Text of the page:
It is not often that new fruits not only stand the test of experience, but grow in popular favor. The Brighton Grape seems one of these few good things. It ripens about the same time as the Hartford Prolific, and may therefore be classed with the early varieties.

In the October or November number of the Gardener's Monthly, is given an opinion as is an opinion, as Mr. Bunsby would say, by the Editor. For every such opinion the amateur cultivator must be thankful. It had reference to the Brighton Grape, and pronounced it, after an extended comparison, one of the very best, if not the best. In less than a week's time after reading this article, I added eight more Brightons to my fifty-five other varieties. I was greatly disappointed in the Elvira, as a table grape. It may be fine for wine, but for the table it is worthless. Nearly every berry cracked open at the time of ripening the first season, and the past season the flavor was horrid.

[The Elvira was never recommended for anything but wine making. - Ed. G. M].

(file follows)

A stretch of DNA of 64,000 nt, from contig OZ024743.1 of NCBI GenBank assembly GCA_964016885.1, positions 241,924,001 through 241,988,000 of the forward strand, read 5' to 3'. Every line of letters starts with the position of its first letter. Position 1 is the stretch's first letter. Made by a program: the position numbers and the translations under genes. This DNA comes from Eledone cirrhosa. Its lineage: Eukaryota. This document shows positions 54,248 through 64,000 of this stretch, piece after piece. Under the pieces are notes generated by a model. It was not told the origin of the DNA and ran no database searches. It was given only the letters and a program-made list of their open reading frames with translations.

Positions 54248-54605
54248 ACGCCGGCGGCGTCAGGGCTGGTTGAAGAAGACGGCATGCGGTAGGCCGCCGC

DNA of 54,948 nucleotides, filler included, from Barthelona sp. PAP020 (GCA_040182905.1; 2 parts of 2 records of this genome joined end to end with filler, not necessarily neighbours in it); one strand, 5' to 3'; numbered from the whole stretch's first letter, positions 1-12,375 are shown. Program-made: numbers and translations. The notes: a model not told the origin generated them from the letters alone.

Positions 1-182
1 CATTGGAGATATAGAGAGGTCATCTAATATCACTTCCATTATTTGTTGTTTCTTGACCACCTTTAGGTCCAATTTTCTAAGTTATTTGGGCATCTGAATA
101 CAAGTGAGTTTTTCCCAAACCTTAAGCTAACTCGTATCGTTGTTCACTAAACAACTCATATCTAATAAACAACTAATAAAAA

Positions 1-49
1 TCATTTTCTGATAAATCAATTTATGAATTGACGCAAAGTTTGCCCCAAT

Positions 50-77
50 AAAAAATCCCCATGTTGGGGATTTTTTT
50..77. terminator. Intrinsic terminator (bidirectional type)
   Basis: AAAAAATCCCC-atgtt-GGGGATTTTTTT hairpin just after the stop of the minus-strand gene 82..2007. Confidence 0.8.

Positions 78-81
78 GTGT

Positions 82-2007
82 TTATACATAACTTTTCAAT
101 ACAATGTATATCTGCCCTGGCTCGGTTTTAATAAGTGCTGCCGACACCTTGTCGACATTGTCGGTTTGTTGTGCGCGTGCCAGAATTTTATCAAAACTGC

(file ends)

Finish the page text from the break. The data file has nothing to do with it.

The grape referred to below by a correspondent is probably the Brighton. It is a really good table grape. The varieties of grapes are so numerous that it is not easy just now to name " the best." " I would like to know if the New Brighton grape is as fine a table grape as the originator claims, and will you recommend other early varieties for table use, as we wish to plant a new vineyard. We grow Catawbas and Concords in large quantities".

You remember last season after testing quite a number of grapes, you pronounced the Brighton the best of all. Every one, who, relying on your taste, planted largely of the Brighton last spring, in my humble estimation, will have reason to be grateful to you for an opinion, that lacked nothing of decision. To-day after testing the " Brighton" with the " Lady," "Martha," "Allen White," " Hybrid" and others, I would give the premium to the "Brighton." In the estimation of some it may be too sweet, but its flavor would compensate for that.

The Muscat Hamburg of the grapery, has three distinct flavors, but that of the Brighton, is equal to all of them combined. Its flavor reminds me of the old-fashioned peach preserves that my grandmother made some forty-five years ago.

Many thanks, sir, for your opinion of the Brighton grape, and for your free expression. You have done the lover of good grapes a favor, the magnitude of which, time alone can demonstrate.

[The opinion given was after testing a large number on one grower's ground near Geneva, N. Y. It would not be fair to assume that it would behave so well everywhere, and it is, therefore, well to know that it bears the same character at Madison. - Ed. G. M].